43. 43. APPARENT DIFFUSIONAPPARENT DIFFUSION COEFFICIENTCOEFFICIENT  It is a measure of diffusion  Calculated by acquiring two or more images with a different gradient duration and amplitude (b-values)  To differentiate T2 shine through effects or artifacts from real ischemic lesions.  The lower ADC measurements seen with early ischemia,  An ADC map shows parametric images containing the apparent diffusion coefficients of diffusion weighted images. Also called diffusion map
  44. 44.  The ADC may be useful for estimating the lesion age and distinguishing acute from subacute DWI lesions.  Acute ischemic lesions can be divided into hyperacute lesions (low ADC and DWI-positive) and subacute lesions (normalized ADC).  Chronic lesions can be differentiated from acute lesions by normalization of ADC and DWI.  a tumour would exhibit more restricted apparent diffusion compared with a cyst because intact cellular membranes in a tumour would hinder the free movement of water molecules
  45. 45. NONISCHEMIC CAUSES FOR DECREASED ADC  Abscess  Lymphoma and other tumors  Multiple sclerosis  Seizures  Metabolic (Canavans )
  46. 46. 65 year male- Rt ACA Infarct
  47. 47. EVALUATION OF ACUTE STROKE ONEVALUATION OF ACUTE STROKE ON DWIDWI  The DWI and ADC maps show changes in ischemic brain within minutes to few hours  The signal intensity of acute stroke on DW images increase during the first week after symptom onset and decrease thereafter, but signal remains hyper intense for a long period (up to 72 days in the study by Lausberg et al)  The ADC values decline rapidly after the onset of ischemia and subsequently increase from dark to bright 7-10 days later .  This property may be used to differentiate the lesion older than 10 days from more acute ones (Fig 2).  Chronic infarcts are characterized by elevated diffusion and appear hypo, iso or hyper intense on DW images and hyperintense on ADC maps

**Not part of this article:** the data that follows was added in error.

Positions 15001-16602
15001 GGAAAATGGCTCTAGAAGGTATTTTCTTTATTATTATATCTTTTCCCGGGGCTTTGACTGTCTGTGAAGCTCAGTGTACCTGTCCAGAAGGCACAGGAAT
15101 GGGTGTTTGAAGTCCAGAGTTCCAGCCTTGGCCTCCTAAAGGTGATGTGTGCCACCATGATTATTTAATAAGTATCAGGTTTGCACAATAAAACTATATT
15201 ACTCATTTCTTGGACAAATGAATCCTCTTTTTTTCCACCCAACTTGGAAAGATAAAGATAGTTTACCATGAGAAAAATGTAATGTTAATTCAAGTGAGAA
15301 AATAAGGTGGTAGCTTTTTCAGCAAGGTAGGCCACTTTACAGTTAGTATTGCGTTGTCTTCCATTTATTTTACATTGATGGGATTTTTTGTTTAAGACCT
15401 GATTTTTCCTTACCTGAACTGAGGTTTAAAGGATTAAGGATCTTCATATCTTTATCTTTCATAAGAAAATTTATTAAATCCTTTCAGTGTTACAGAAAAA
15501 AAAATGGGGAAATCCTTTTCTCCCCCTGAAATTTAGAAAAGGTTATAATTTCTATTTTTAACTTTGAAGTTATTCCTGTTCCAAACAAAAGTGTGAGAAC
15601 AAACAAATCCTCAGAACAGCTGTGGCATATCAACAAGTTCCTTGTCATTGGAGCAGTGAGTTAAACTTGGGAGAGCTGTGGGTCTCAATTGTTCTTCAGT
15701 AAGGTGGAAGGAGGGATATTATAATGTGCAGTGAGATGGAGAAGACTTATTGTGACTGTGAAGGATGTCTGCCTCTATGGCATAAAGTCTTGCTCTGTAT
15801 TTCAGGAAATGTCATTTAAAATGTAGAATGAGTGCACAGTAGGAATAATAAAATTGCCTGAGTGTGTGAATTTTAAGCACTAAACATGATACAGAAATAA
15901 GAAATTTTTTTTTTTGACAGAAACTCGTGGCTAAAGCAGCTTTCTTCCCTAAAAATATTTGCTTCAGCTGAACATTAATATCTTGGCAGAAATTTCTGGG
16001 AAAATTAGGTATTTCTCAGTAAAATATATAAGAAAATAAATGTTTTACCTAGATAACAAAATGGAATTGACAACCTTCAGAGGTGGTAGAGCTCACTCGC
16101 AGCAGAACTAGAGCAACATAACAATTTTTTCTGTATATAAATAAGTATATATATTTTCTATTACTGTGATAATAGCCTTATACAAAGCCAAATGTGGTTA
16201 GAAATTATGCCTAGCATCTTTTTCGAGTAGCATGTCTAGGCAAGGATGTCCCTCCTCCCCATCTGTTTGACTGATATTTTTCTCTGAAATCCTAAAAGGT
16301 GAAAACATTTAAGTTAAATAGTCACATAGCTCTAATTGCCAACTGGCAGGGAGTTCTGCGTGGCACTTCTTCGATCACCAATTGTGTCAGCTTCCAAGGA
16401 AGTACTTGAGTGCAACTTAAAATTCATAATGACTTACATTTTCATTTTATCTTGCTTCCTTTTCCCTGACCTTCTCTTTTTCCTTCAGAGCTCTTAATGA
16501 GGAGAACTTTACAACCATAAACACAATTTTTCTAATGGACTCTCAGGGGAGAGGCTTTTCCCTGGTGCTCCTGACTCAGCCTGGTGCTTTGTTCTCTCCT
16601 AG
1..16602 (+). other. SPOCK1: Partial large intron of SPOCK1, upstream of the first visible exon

48. 48. DW MR imaging characteristics of Various Disease Entities MR Signal Intensity Disease DW Image ADC Image ADC Cause Acute Stroke High Low Restricted Cytotoxic edema Chronic Strokes Variable High Elevated Gliosis Hypertensive encephalopathy Variable High Elevated Vasogenic edema Arachnoid cyst Low High Elevated Free water Epidermoid mass High Low Restricted Cellular tumor Herpes encephalitis High Low Restricted Cytotoxic edema CJD High Low Restricted Cytotoxic edema MS acute lesions Variable High Elevated Vasogenic edema Chronic lesions Variable High Elevated Gliosis
  49. 49. CLINICAL USES OF DWI & ADCCLINICAL USES OF DWI & ADC Stroke:  Hyperacute Stage:- within one hour minimal hyperintensity seen in DWI and ADC value decrease 30% or more below normal (Usually <50X10-4 mm2 /sec)  Acute Stage:- Hyperintensity in DWI and ADC value low but after 5- 7days of ictus ADC values increase and return to normal value (Pseudonormalization)  Subacute to Chronic Stage:- ADC value are increased (Vasogenic edema) but hyperintensity still seen on DWI (T2 shine effect)
  50. 50. GRE
  51. 51. GRE  In a GRE sequence, an RF pulse is applied that partly flipsthe NMV into the transverse plane (variableflip angle).  Gradients, as opposed to RF pulses, are usedto dephase (negative gradient) and rephase (positive gradients) transverse magnetization.  Because gradients donot refocus field inhomogeneities, GRE sequences with long TEsare T2* weighted (because of magnetic susceptibility) ratherthan T2 weighted like SE sequences